Video Transcription

Video Transcription is useful for improving access to video content in searches. Every video OpenAir produces from a mission for documenting progress, informing stake-holders, or otherwise disseminating knowledge beyond OpenAir, should be transcribed and recorded under the appropriate mission subcategory.

Some topics and videos are too long for many visitors. We need to create summaries with just enough detail to make them helpful, but faster. Text summaries are also easier to search.

The short version, the TLDR (too long, didn’t read - or didn’t watch) could be things like:

  • one-minute trailer (to make it a YouTube-shorts-eligible video)
  • a 5000-character summary text (to meet the YouTube summary limit)
  • an abbreviated transcript with some time-stamps (to facilitate deeper dives into the video content)

All of these are potentially useful to some consumers of video content, and all of them need to be searchable with text keywords or hash-tags. The processes for making these summaries are elaborated:

<how to edit a long video into a highlight/trailer?>

How to create an abbreviated transcript and summary of a video:

  1. If the video is not on YouTube, consider posting it there, because YouTube has an automatic voice-to-text transcription feature: providing an automatic transcription with time stamping. It happens behind the scenes automatically. The image below shows a “This is CDR” video transcript example.
  • You display the transcription by pressing the “…” circled in yellow, then the transcript appears on the right.
  • You can search it and also select a section and it will jump to that part of the video.
  • Time stamps are available for convenient correlation. You can also select text for copy and paste - though the format of the transcript is being actively developed as of December 2022, and how to copy is not the same from one time to the next.

    In December 2022, YouTube’s transcription is not “smart”: it transcribes the best sound match to each word so it sometimes make a word-salad, especially if there are background noises or if the speaker has an accent on which the AI was not trained, or if the words are technical or acronyms. Every “um”, “uh”, “ah”, and other aberrant utterance is captured - consider word-searching and delete these filler vocalizations. It is essential to review that the transcript makes sense:
  1. Review the video or transcription minute-by-minute and condense the contents into well-formed complete sentences with aberrations deleted - this is a “cleaned up transcript”. In December 2022, Google’s ChatGPT AI was available on a trial basis and could create such summaries from blocks of raw transcription up to a few minutes in length if they did not contain topic shifts. A variety of other online summarizing tools purported to have comparable abilities, though none appeared satisfactory. All made it necessary to summarize the transcript in pieces. Whether making a condensed transcript or automating it, retain timestamps every several minutes when there is a topic shift or change of speaker. If there are critical visual aids in the video, consider including some screenshot clips in the clean transcript. Furthermore, ChatGPT is adept at language, but not cognizant of factual relationships - it is entirely possible for current AI models to generate sound-good transcripts that do not actually reflect the underlying content. Use with caution!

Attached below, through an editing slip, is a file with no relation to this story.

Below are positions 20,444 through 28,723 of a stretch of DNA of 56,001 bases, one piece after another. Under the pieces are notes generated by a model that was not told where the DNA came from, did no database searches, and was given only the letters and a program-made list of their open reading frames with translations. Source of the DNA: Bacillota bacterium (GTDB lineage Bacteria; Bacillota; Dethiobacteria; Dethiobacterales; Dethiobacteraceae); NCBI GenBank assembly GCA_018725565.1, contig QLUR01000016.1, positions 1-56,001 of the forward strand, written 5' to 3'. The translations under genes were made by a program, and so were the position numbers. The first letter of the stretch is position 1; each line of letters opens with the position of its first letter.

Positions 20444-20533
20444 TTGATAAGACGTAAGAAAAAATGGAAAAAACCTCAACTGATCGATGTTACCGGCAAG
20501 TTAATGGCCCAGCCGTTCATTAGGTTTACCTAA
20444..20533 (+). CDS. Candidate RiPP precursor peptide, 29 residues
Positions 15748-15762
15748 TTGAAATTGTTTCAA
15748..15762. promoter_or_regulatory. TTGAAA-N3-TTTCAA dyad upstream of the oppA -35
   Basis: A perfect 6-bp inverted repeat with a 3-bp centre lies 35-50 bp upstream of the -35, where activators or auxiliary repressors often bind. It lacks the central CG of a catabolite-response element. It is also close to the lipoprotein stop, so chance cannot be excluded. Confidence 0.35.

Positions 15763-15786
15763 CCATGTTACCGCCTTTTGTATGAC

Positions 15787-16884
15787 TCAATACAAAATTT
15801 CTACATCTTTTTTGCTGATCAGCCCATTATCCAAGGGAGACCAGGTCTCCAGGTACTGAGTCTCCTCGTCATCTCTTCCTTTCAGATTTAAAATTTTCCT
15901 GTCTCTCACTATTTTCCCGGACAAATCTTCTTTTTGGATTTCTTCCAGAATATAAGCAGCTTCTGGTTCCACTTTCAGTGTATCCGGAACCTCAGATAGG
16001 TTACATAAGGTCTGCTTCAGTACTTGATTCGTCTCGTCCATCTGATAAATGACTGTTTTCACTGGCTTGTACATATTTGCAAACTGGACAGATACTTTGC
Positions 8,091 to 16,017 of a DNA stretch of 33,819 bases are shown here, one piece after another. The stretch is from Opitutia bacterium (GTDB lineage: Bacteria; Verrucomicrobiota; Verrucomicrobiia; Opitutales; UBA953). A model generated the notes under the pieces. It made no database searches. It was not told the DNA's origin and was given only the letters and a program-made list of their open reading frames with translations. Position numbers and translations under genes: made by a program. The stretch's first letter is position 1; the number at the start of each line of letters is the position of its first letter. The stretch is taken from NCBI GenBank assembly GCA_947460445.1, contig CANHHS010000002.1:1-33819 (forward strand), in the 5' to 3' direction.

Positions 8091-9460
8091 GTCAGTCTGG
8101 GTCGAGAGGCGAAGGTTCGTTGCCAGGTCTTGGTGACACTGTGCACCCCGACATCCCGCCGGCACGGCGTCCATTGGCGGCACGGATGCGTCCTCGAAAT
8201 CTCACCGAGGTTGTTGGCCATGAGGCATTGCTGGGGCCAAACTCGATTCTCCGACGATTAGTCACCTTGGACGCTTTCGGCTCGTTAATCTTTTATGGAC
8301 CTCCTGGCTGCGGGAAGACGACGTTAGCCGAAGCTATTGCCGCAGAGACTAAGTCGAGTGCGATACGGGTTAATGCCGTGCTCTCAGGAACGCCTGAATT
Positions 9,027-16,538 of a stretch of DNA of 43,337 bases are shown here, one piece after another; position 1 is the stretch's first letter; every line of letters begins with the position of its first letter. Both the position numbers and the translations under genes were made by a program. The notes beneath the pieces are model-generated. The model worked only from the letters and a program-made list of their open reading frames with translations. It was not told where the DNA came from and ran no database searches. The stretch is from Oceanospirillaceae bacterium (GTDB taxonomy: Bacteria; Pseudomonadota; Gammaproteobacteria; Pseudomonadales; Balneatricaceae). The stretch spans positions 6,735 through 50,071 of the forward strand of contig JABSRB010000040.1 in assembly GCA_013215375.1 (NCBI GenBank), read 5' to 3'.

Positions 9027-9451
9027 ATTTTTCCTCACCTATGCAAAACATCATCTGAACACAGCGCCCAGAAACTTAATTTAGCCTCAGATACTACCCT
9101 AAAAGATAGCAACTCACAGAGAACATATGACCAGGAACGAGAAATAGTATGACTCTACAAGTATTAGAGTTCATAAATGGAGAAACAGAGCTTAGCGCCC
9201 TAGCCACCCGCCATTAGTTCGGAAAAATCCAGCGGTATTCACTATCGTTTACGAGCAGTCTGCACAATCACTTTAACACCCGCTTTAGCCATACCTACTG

2. From a long-form summary of the transcript, collect the main several points of the video. Automated summarizer software does not seem effective at this stage. Each point-statement should be a complete sentence and the main points can often be presented as bullet-items. Fortunately, video creators often make a brief summary of their video if they post it on YouTube, but they may not include keywords or hashtags that would aid topic searching, so in whatever way the main points are presented, be sure to include useful search terms in the text. Do not report names or affiliations at this stage, unless they are essential to the focus of the video.

Guidelines for Episode Summary:

  • Start with what is already in the YouTube description. Edit if needed.
  • Review YouTube comments and any surprises. Raise major issues with Chris Neidl.
  • Provide a description of the video content with the main points. Use keywords.
  • Be journalistic – avoid using your opinions, and if the speaker states an opinion, identify it as an opinion, eg. “according to Dr. xxx”.
  • Insert key highlights or quotes if appropriate - no more than 3-4 of these. Time stamp them when possible.
  • Have someone else review the summary for clarity and final editing. The writing quality reflects on everyone at OpenAir.
  • The total description must be 5000 characters or less (around 800 words). Be brief.